“There was Teddy, Bertie, Harold, Nellie, Lilly, Mabel, Myra, Olive and me, Phyllis; there were nine of us in all, and others that didn’t live.”
I can hear my Grandmother’s voice, her thick Yorkshire accent, reciting the names of her many siblings. I’d wake up early and creep downstairs, where I knew I’d find my Grandma having a “spot of tea” before sunrise.
“We’d get in real trouble, lots, for ripping up the bed sheets to make ringlets in our hair.”
“We lived behind the gas houses, where we’d play in the rubble wearing dusty masks left from the war.”
When we are young, we can sit and listen to the same stories over and over again. Then we get older and don’t want to listen anymore. We want to make our own stories. But what we don’t understand then, is that their stories are part of our stories. It’s those memories that stand as our foundation that we build upon.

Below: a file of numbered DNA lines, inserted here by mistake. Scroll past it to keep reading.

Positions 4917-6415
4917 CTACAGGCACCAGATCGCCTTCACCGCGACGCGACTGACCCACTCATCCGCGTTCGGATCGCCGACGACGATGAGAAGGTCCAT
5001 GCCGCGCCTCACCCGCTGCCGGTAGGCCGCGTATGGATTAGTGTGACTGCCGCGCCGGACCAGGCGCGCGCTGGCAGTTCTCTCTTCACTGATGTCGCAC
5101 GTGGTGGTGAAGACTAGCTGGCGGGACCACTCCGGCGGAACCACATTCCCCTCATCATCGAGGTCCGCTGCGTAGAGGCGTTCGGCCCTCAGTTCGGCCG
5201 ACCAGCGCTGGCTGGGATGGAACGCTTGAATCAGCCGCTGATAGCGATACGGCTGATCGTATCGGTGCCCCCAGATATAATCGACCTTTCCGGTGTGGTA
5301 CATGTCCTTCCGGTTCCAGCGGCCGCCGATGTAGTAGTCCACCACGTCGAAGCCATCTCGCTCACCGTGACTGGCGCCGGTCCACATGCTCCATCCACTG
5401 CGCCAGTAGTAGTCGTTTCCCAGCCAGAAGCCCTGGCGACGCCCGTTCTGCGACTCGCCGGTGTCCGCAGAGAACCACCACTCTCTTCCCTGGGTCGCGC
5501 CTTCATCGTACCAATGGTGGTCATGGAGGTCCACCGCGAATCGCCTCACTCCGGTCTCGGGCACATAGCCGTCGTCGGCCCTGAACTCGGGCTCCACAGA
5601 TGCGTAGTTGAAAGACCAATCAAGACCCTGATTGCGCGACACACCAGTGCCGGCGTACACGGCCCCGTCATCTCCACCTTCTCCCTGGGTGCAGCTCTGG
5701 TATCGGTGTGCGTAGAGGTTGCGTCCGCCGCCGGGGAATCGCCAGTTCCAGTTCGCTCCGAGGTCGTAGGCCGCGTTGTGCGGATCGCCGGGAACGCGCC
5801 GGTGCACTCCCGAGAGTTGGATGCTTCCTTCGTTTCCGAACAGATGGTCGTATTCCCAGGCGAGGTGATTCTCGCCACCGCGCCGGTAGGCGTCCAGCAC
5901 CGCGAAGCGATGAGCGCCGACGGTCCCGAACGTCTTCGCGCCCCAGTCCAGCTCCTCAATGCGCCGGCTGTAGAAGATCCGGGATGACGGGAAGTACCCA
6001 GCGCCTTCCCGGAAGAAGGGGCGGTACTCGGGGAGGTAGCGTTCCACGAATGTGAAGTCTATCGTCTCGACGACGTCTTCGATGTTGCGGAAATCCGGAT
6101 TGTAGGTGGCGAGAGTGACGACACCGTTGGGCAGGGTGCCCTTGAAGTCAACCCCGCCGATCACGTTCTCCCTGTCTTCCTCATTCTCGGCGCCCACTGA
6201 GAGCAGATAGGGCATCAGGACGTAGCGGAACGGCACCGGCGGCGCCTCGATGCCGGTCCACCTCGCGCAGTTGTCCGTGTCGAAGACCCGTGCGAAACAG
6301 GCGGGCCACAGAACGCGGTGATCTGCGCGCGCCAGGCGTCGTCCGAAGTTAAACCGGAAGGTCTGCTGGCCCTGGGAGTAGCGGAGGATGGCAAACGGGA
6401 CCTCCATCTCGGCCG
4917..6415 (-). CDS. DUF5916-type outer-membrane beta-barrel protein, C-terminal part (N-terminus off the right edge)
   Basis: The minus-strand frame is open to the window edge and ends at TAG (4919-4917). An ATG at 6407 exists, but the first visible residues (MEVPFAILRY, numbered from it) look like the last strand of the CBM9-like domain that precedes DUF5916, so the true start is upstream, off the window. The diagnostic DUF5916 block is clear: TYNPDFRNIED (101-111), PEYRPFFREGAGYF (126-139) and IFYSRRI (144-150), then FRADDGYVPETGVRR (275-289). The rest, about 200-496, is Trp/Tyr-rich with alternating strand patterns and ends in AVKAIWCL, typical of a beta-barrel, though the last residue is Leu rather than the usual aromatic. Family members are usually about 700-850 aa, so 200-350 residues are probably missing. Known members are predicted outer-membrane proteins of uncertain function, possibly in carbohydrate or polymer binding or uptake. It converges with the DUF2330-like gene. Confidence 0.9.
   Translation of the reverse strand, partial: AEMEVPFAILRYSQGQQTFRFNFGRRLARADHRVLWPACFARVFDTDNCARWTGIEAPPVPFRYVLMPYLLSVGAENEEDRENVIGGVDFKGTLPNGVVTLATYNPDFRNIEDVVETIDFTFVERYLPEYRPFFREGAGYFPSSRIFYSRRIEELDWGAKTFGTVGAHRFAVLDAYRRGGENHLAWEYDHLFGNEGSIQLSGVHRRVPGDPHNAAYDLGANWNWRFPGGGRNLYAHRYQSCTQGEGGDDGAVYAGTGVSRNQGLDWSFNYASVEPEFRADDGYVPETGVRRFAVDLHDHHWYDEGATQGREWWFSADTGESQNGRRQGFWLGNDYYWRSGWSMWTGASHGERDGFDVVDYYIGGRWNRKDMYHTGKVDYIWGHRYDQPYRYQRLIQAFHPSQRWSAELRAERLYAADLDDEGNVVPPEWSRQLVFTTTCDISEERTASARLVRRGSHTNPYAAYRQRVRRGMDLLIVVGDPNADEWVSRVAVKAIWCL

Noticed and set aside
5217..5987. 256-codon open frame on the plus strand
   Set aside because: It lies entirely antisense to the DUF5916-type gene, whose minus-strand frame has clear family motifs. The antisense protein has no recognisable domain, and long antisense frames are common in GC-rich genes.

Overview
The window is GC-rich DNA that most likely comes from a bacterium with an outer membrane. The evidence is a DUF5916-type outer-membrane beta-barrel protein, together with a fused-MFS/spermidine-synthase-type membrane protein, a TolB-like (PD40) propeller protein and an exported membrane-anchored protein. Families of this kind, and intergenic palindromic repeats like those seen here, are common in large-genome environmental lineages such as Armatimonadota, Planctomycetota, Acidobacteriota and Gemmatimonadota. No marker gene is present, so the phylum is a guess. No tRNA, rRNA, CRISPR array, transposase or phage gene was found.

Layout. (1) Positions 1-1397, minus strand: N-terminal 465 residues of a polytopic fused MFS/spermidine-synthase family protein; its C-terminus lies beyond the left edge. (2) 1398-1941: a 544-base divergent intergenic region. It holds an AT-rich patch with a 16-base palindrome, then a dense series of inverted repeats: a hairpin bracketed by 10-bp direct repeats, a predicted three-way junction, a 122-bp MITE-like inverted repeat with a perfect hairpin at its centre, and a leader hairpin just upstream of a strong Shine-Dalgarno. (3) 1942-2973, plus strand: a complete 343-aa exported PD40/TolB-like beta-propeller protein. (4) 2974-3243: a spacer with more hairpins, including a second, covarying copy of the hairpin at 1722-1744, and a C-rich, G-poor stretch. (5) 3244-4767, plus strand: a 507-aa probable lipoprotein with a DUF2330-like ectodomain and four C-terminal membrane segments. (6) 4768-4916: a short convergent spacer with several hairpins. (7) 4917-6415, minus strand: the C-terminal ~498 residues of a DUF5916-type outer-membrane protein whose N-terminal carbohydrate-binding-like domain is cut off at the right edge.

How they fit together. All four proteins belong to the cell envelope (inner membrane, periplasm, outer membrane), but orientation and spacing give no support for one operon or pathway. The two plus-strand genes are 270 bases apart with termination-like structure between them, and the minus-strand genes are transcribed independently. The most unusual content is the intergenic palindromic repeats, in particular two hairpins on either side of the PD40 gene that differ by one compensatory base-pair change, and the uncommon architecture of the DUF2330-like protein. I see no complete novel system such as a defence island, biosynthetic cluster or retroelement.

She’d walk me to town holding tightly to my little hand, squeezing it every so often like a heart beat. I think it may have been a nervous twitch, an involuntary squeeze, but it made me feel safe; she’s got me. Now I have my own kids and it’s something I do with them. We call it pumping the love, because that’s what that squeeze always felt like to me, love pumping through my veins into my heart. Yes, I bet it was involuntary just the way unconditional true love is.